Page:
The film tells the story of Woods’ attempts to uncover the truth about the arrest and subsequent death of Biko and how he was forced to leave South Africa because of it.
Filmed in the 1980’s, South Africa still firmly in the era of apartheid, so it was filmed in Harare, Zimbabwe and Mombasa, Kenya.
First published in 1948, the year in which apartheid was officially introduced, Alan Paton’s book has been described as ‘the most influential South African novel ever written’. The book has been made into three movies released in 1951, 1974 and this version in 1995 starring James Earl Jones and Richard Harris.
Cry, the Beloved Country, is the deeply moving story of the Zulu pastor Stephen Kumalo and his son, Absalom. Absalom is facing trial for the murder of a white man—a man who ironically cared deeply about the plight of the native South African population and had been a voice for change until his untimely death.
Kumalo only know is son is missing and takes a journey from South Africa to and through the city of Johannesburg in search of his son. The story describes his discoveries of the racial and social separation of South Africa that laid the groundwork for apartheid.
The story continues as Kumalo meets the victim’s father and their lives and grief becoming strangely entwined.
Catch a Fire follows one of the many stories of the apartheid struggle in South Africa.
In 1980, Afrikaner police officer Nic Vos is in charge of locating the perpetrators of a recent bomb attack against the Secunda CTL synthetic fuel refinery, which is the largest coal liquefaction plant in the world.
Patrick Chamusso, a young, non-political man, is accused of carrying out a terrorist attack due to his inability to provide a satisfactory explanation for his whereabouts at the time of the bombing (he was actually having an affair with a woman not his wife).
Eventually Patrick, his wife, Precious, and his family are tortured by Vos and his subordinates and Vos eventually finds him innocent.
Fueled by the anger at the injustices he and his family suffered, Patrick joins Umkhonto we Sizwe, the military wing of the ANC (the African National Congress — South Africa’s anti-apartheid movement) and becomes exactly what Vos had initially accused him of being.
The film follows the rest of the journey of these characters through the escalation of violence and injustice through the abolition of apartheid and forgiveness.
Invictus is based on the John Carlin book Playing the Enemy: Nelson Mandela and the Game That Made a Nation about the events in South Africa before and during the 1995 Rugby World Cup.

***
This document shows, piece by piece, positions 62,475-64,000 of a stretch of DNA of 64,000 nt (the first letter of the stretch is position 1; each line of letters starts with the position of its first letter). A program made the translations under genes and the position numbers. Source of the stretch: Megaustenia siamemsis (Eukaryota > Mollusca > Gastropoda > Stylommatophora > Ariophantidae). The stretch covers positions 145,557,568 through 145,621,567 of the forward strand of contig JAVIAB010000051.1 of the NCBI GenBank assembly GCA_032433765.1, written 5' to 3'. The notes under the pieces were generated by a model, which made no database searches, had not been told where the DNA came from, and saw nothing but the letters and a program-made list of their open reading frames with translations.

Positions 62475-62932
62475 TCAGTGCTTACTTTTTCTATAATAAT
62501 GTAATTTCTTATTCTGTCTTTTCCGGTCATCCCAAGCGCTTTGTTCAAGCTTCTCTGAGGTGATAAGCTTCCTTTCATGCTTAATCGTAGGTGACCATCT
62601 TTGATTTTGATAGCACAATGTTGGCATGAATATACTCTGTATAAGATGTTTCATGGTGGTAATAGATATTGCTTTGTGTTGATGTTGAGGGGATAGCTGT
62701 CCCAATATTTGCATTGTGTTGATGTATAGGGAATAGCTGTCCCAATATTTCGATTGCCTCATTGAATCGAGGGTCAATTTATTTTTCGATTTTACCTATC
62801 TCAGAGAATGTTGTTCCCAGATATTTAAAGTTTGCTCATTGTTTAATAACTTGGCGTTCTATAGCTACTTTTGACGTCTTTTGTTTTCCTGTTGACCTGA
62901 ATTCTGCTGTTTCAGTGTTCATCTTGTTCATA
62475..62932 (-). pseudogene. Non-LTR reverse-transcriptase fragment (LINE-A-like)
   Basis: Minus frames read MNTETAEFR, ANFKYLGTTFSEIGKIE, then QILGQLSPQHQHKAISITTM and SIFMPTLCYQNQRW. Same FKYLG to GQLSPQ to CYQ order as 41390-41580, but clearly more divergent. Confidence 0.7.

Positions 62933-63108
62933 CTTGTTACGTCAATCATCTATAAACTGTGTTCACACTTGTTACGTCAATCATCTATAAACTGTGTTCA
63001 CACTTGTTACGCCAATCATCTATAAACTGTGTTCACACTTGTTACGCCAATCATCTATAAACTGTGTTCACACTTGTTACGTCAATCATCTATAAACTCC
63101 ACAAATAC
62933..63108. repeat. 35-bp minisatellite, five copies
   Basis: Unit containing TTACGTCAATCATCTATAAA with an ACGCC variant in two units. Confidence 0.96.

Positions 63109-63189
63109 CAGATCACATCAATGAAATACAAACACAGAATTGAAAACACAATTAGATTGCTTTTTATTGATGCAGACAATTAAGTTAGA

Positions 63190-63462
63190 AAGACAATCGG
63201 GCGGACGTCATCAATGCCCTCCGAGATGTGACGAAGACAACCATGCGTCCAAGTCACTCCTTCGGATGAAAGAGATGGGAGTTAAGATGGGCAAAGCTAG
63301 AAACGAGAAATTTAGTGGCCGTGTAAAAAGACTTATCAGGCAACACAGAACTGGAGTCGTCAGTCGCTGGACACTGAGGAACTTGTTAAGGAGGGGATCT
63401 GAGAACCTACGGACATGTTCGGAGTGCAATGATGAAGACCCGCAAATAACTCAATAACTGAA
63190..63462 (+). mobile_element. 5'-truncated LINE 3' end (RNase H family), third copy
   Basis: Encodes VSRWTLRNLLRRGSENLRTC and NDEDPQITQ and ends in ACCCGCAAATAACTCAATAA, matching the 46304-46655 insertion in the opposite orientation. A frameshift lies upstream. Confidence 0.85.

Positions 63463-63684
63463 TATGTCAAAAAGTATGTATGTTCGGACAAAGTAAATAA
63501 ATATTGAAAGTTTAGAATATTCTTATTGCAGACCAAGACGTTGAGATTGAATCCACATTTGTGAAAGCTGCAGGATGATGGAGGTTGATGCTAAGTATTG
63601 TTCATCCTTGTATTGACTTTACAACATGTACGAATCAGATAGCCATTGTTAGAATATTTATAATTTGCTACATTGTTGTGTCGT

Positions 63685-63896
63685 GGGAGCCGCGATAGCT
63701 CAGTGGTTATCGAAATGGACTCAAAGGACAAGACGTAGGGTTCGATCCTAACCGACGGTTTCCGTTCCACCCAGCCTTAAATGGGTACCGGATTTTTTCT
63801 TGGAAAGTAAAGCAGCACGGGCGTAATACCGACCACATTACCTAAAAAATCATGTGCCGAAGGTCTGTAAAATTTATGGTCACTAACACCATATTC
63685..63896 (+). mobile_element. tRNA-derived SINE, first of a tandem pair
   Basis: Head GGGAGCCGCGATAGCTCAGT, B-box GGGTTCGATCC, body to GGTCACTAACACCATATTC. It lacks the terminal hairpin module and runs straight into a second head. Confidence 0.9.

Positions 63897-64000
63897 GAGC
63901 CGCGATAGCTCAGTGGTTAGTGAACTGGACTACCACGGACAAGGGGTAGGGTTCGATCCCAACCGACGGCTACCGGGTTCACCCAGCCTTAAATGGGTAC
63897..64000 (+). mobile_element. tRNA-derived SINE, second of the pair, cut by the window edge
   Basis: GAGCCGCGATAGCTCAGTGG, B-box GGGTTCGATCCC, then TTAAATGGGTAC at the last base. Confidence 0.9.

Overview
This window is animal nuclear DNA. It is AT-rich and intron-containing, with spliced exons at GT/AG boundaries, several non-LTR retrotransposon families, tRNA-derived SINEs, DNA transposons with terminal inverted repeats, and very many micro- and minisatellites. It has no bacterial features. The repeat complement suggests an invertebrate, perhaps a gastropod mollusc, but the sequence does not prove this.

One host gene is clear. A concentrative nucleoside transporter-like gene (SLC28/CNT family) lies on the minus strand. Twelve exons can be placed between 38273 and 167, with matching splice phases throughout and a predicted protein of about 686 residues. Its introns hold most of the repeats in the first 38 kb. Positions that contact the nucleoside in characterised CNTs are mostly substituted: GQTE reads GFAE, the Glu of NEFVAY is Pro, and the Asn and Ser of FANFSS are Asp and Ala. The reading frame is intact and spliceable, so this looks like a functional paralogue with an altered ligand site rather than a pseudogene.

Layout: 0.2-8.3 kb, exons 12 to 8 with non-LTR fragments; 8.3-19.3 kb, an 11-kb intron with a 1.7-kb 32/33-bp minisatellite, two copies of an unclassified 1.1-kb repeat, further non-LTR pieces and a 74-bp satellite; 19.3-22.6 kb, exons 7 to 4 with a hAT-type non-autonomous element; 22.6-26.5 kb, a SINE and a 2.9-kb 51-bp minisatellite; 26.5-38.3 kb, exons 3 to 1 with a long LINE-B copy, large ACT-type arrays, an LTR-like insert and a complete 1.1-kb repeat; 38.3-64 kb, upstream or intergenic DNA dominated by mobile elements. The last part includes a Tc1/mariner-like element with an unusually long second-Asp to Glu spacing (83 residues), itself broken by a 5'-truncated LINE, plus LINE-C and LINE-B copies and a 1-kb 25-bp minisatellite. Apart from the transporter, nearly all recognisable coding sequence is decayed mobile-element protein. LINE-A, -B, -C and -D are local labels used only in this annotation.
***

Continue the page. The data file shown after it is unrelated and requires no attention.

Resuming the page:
The Springboks, lead by captain François Pienaar (Matt Damon), were not expected to perform well, the team having only recently returned to high-level international competition following the dismantling of apartheid—the country was hosting the 1995 Rugby World Cup, thus earning an automatic entry.
President Nelson Mandela (Morgan Freeman) used rugby to unite the hearts and minds a country fractured by years of apartheid and activist violence. A heart warming story of both this rugby team and of the South African nation.
Blood Diamond is a political war thriller film about blood diamonds, which are diamonds mined in war zones and sold to finance conflicts, and thereby profit warlords and diamond companies across the world.
Set during the Sierra Leone Civil War in 1991–2002, the film depicts a country torn apart by the struggle between government loyalists and insurgent forces. It also portrays many of the atrocities of that war, including the rebels’ amputation of people’s hands to discourage them from voting in upcoming elections.
The film’s ending, in which a conference is held concerning blood diamonds, refers to a historic meeting that took place in Kimberley, South Africa, in 2000. It led to development of the Kimberley Process Certification Scheme, which sought to certify the origin of rough diamonds in order to curb the trade in conflict diamonds, but has since been mostly abandoned as ineffective
This History Channel documentary recounts the personal stories of key figures in South Africa’s political transformation that culminated in the first free and fair elections in April 1994.
Behind-the-scenes events are described including the negotiations between the ANC and the government, work of the Truth and Reconciliation Commission and the discussions that developed for sworn enemies to create a new “Rainbow Nation”. This is the story of men and women determined to change the country for the best of all who live there.
This film focuses on one of the key figures at the end of the Apartheid era.
F.W. de Klerk was the last President of apartheid-era South Africa. In less than 4 years he went from being Mandela’s jailor to his vice president. Together they changed history for the better and may have prevented a civil war. This film explores the fascinating political journey and legacy of this complicated figure.
de Klerk is a controversial figure being praised for dismantling apartheid and winning the Nobel Peace Prize. Conversely, he is criticized for offering only a qualified apology for apartheid and for ignoring the human rights abuses carried out by his state security forces.
The 2006 Oscar winner for Best Foreign Language Movie is based on the novel by South African, Athol Fugard written in the 1960’s but published 20 years later.
In the movie Tsotsi, a young teenager, David, runs away as his mother is dying of a terminal illness and his dad is abusive. Living in the street pipes in the township with other homeless children, David changes his name to Tsotsi (which means “thug” in township patois) becoming the leader of his pack of friends. One day, he steals a car only to discover a baby in the back seat.
The film tells the story of the gritty world of the Johannesburg townships and the transformation of a hardened teen by a helpless baby. The soundtrack also features Kwaito music performed by South African artist Zola